PUBLISHED BY INSTITUTIONAL ADVISORS
WEDNESDAY, NOVEMBER 5TH, 2008
Technical observations of RossClark@shaw.ca
The Capitulation/Exhaustion model was designed to identify times when markets are significantly overextended and susceptible to a price reversal. It can be employed in all time frames; interday, daily, weekly and monthly. While markets may be ready for a reversal based upon the alerts, investors should look for some sign of confirmation in price action or a change in volume characteristics to assist in the timing of the reversal.
Last week’s daily alerts in the US Dollar, Euro and Canadian Dollar were important preliminary warnings of the violent reversals we are seeing this week. The 20 and 50-day exponential moving averages are reasonable price targets. As we have seen over the past decade the gold and silver markets are staging rallies with the decline in the US Dollar.
Daily capitulations are also present in the crude oil and copper markets. Another point of interest in the oil market is the extent of the decline. The major declines of the past forty years found support and staged two to eight month consolidations/advances once prices had declined by roughly 56%. The only exception was in 1985 when Saudi Arabia increased production from 2 million bpd to 5 million bpd and that decline was 69%. That was part of the Reagan plan to defeat the Soviet Union. Something similar could restrict the ambitions of Putin and Chavez, for example.
As noted weekly capitulations were becoming evident in major indices with the financial panic into October 10th. The list now includes the S&P500, S&P 100, Dow Industrials, NASDAQ Composite, NASDAQ 100, TSX Mines & Minerals and CDNX Venture Exchange.The opinions in this report are solely those of the author. The information herein was obtained from various sources; however we do not guarantee its accuracy or completeness. This research report is prepared for general circulation and is circulated for general information only. It does not have regard to the specific investment objectives, financial situation and the particular needs of any specific person who may receive this report. Investors should seek financial advice regarding the appropriateness of investing in any securities or investment strategies discussed or recommended in this report and should understand that statements regarding future prospects may not be realized. Investors should note that income from such securities, if any, may fluctuate and that each security’s price or value may rise or fall. Accordingly, investors may receive back less than originally invested. Past performance is not necessarily a guide to future performance.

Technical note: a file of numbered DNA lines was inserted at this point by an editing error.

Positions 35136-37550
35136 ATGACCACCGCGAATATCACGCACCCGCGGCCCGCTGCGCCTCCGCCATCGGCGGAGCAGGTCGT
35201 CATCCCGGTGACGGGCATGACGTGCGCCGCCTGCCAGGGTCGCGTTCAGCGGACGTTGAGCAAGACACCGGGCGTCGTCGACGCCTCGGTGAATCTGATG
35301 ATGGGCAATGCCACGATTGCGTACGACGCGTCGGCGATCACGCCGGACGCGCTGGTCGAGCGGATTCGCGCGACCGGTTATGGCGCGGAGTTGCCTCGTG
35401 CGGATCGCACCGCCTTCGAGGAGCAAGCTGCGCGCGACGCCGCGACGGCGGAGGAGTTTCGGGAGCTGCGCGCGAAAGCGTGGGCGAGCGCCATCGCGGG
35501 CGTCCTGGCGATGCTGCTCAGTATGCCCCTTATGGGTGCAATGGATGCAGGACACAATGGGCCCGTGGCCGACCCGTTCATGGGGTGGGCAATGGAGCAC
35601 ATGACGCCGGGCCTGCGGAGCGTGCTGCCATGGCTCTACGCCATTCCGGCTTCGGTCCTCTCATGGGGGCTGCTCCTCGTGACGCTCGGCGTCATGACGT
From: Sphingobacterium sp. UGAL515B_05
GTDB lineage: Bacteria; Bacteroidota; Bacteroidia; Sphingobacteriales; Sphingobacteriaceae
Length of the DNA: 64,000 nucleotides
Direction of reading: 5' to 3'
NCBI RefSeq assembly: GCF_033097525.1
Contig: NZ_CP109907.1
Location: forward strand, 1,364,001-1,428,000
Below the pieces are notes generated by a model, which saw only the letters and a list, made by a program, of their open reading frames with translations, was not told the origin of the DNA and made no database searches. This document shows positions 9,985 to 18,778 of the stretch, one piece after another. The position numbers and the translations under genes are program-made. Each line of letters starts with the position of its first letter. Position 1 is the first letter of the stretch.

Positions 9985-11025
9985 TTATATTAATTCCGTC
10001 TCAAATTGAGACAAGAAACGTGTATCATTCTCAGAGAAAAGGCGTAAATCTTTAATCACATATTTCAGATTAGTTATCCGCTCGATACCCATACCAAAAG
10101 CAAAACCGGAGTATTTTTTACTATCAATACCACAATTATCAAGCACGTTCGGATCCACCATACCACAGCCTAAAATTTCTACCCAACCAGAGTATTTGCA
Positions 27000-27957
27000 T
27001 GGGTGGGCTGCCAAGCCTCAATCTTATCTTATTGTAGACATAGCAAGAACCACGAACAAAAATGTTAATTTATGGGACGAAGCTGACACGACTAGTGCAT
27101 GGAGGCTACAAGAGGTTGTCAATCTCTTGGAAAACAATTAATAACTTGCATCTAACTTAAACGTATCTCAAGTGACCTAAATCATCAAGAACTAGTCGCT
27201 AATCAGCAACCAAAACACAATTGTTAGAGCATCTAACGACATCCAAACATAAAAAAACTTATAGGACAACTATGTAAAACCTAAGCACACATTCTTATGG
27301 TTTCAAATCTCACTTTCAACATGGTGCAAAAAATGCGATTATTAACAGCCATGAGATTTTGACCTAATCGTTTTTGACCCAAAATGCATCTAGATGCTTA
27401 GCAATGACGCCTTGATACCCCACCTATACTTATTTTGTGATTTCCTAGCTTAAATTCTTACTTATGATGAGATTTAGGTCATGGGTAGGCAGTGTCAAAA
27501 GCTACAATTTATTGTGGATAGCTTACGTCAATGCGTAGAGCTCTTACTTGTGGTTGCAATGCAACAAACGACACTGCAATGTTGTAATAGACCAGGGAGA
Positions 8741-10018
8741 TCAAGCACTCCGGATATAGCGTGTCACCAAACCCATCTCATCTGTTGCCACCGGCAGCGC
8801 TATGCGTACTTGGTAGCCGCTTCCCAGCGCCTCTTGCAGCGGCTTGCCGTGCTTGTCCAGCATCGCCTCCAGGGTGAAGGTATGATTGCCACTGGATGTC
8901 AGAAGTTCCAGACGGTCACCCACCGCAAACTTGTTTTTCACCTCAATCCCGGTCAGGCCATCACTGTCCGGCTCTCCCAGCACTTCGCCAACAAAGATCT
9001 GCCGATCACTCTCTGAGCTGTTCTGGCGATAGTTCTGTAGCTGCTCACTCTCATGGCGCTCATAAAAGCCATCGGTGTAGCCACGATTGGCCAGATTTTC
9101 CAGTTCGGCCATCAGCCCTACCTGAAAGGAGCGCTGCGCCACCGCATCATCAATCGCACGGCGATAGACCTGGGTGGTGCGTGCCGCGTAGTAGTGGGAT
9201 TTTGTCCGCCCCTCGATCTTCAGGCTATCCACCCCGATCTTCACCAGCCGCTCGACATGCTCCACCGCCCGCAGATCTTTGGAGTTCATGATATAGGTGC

Neither the information nor any opinion expressed constitutes an offer to buy or sell any securities or options or futures contracts. Foreign currency rates of exchange may adversely affect the value, price or income of any security or related investment mentioned in this report. In addition, investors in securities such as ADRs, whose values are influenced by the currency of the underlying security, effectively assume currency risk.
Moreover, from time to time, members of the Institutional Advisors team may be long or short positions discussed in our publications.
BOB HOYE, INSTITUTIONAL ADVISORS
November 5th, 2008
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